Last week, it was reported that an inspection of the two satellites aboard an International Launch Services (ILS) rocket found that the satellites had not been correctly installed. Our source was from Russian news agency TASS, which claimed that one of the rocket’s satellites “was incorrectly attached” within the rocket’s fairing.
It seems the reports were not accurate.
The Proton rocket is carrying two satellites: Eutelsat 5WB and Northrop Grumman’s MEV-1 space tug, were due to be launched on a Russian Proton rocket on September 30th.
Kirk Pysher, CEO at ILS, states that the TASS claim is “unsubstantiated” and the delay to the launch is down to an electrical fault.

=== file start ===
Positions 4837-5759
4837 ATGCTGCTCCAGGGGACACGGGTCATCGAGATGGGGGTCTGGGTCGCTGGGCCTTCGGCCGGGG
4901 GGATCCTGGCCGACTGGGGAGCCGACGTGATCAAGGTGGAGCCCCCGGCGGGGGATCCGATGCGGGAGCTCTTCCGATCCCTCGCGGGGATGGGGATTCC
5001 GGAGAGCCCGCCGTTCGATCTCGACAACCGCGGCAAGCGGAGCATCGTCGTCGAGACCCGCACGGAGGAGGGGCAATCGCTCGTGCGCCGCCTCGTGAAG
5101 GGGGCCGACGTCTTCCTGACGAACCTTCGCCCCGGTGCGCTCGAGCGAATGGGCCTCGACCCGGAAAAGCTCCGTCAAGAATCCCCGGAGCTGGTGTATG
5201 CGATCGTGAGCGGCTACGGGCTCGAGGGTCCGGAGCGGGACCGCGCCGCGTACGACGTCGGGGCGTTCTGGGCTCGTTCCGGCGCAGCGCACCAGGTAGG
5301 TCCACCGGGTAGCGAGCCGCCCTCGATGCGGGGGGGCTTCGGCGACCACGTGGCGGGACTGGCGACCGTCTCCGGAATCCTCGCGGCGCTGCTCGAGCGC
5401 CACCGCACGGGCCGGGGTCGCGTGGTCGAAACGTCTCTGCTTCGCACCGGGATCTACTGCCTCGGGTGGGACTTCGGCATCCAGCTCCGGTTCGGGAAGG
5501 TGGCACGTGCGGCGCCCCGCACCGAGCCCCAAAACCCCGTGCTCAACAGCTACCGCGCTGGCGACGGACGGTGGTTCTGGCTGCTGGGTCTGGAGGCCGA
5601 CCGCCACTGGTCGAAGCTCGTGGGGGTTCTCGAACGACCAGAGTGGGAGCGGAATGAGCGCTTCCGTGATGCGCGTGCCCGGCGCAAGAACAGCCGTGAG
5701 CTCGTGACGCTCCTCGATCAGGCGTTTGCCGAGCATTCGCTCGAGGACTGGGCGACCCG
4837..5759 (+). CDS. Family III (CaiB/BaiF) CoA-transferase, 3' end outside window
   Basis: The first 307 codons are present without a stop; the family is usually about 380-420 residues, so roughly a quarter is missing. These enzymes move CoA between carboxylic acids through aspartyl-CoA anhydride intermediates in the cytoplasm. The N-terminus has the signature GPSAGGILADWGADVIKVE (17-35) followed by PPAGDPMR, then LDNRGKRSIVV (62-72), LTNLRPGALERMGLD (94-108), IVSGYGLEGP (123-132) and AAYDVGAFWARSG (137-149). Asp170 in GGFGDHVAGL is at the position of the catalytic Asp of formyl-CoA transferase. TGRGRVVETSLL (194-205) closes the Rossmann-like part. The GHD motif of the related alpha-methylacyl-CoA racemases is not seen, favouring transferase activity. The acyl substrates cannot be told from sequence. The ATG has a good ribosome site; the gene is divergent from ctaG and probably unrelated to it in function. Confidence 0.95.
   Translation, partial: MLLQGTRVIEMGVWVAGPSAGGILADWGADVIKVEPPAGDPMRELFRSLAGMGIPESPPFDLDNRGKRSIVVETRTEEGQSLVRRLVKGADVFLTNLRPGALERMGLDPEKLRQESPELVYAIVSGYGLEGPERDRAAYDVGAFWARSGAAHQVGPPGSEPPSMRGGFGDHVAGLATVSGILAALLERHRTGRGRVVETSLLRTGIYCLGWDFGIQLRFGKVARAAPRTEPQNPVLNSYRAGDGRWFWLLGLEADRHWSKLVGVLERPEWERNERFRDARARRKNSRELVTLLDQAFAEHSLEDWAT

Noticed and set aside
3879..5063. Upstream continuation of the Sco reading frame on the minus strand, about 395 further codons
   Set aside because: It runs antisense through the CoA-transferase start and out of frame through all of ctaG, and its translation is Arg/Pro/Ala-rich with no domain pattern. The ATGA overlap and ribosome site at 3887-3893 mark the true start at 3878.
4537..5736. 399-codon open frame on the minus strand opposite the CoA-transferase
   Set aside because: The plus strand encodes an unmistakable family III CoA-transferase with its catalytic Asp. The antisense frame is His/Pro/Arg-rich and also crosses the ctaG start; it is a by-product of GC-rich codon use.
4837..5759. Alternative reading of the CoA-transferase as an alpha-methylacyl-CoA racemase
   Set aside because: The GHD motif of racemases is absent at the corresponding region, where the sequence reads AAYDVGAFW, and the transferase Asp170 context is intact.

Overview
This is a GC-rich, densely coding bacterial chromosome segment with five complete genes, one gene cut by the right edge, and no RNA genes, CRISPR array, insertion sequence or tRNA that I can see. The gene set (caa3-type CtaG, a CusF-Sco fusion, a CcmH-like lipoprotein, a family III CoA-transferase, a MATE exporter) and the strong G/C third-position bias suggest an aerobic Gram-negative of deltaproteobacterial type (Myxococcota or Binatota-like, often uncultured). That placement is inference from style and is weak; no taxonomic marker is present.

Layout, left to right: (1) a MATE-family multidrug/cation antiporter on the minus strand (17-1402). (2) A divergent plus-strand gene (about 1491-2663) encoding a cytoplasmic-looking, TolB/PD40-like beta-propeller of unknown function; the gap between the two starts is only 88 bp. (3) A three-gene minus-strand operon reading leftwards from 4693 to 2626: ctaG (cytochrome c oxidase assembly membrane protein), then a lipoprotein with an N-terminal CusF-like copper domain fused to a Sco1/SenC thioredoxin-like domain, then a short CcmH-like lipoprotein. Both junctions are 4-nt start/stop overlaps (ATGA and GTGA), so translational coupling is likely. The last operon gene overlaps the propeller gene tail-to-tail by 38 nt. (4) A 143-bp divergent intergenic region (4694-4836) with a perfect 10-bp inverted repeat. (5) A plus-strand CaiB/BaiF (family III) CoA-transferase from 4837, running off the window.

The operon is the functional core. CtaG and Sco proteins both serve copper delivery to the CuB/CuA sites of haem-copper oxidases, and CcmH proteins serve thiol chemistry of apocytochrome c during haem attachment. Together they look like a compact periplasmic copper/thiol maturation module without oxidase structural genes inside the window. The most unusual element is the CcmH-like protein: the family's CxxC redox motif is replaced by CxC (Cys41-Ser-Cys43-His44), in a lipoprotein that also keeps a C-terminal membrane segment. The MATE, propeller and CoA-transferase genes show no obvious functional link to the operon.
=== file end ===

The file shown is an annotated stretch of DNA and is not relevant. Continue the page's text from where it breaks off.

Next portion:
Pysher says: “The issue that resulted in the postponement was actually found during electrical testing of the upper stage control system. The issue is currently being investigated by [rocket builder] Khrunichev and going through a rigorous review process with the appropriate Russian independent quality assessment teams. Once the review process is completed and all required parties confirm the issue is understood and any required corrective actions completed we will announce a new launch date. Currently, both the MEV-1 and Eutelsat E5WB spacecraft are healthy inside the comfort of the payload fairing.”